These days, it seems like nowhere in the cyber realm is safe.
Hacks have infiltrated all walks of cyber life, from the email system used by the Joint Chiefs of Staff’s office at the Pentagon, to the cheating spouses on the Canada-based Ashley Madison website.
But the NATO Cooperative Cyber Defense Center of Excellence, in the tiny country of Estonia, is trying to make the cyber world safer for all of NATO.
“When it comes to the NATO networks and how we fight together, there are 28 doors to this alliance. If one of those doors is wide open, the alliance is wide open,” General Phil Breedlove, the commander of U.S. European Command, told VOA Saturday at a NATO defense meeting in Istanbul.
Defense Center role
The Cyber Defense Center provides cyber security defense and policy advice to participating members of NATO and a handful of other partner countries, academia and even private businesses.
“The private sector is the one that owns most of the real stuff, right? All the network cables, usually the server rooms, and more," said Lauri Aasmann, Law and Policy Branch chief for the Center.
The Center is not funded by NATO, but by volunteer nations. Although it is not responsible for NATO’s cyber security, officials say its work has played a significant role in improving the alliance’s cyber defense capabilities.
Its annual exercise, dubbed Locked Shields, is a multi-national war game in which participants try to protect a fictitious country from a cyber attack. The center provides the fictitious country’s network, which participating nations must patch up and strengthen.
Aasmann said the attack creators on the red team, a mix of tech wizards from different NATO allies, are critical to defense building.
“We strongly believe that in order to build or have a good defense, you should understand how the attack works, how the offense works,” said Aasmann.
Estonia is among the best in the world for Internet access, with WiFi available almost everywhere, even in uncommon places like inside buses and vans or on a public beach.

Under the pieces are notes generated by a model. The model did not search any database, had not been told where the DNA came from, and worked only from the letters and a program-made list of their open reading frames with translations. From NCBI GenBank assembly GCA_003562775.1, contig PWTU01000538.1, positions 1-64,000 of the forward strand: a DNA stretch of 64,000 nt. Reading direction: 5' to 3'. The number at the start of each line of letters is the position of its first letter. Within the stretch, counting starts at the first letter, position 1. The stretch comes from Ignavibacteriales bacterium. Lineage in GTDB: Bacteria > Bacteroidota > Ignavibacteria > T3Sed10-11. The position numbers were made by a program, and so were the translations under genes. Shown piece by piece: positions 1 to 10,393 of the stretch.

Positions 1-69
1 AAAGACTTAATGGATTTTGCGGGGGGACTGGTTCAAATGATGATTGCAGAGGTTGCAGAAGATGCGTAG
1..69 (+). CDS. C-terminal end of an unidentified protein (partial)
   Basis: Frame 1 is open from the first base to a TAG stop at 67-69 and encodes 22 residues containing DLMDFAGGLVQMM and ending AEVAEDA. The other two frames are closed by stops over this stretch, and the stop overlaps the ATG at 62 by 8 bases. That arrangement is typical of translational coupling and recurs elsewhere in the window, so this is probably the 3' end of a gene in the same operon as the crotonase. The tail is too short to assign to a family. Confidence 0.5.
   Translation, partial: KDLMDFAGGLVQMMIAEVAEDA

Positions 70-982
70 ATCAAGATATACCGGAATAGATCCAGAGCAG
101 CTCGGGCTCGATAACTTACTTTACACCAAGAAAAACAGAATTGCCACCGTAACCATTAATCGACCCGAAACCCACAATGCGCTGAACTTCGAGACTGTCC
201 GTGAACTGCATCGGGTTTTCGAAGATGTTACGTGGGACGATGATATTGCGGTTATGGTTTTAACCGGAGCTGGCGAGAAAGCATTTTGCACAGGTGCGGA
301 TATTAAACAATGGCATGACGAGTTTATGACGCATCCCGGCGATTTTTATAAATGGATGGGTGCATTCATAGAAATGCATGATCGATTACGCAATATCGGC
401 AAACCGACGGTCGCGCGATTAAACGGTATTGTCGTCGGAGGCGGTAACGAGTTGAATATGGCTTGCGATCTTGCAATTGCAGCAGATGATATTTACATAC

It’s second globally for Internet freedom, according to the latest Freedom House report. In comparison, the United States ranks fifth on that list.
Banking is done mostly online, with locals saying they rarely carry cash.
Most of the government is run electronically as well.
“Even if little green men came over and took over everything, people could still pay their taxes online; they could still vote online; you could have a complete government in exile,” said one U.S. official based in Estonia, referring to the term used for Russian military men seen in Ukraine’s Crimean peninsula during Russia’s annexation of the region.
But Estonians know from experience that a cyber attack on their Internet utopia could prove catastrophic.
A massive cyber attack in 2007 knocked out Internet access to banks, ministries, parliament and several other organizations for days. The attack hit during Estonia’s spat with Russia about the relocation of a Soviet-era grave marker called the Bronze Soldier of Tallinn, and many blamed the attack on Estonia’s eastern neighbor.
“Most people say this is the first actual state-sponsored cyber attack that came from Russia,” the U.S. official said.
Since the “wakeup call,” as Aasmann called it, the country remains dedicated to efforts to prevent and defeat cyber war against Estonia and its allies.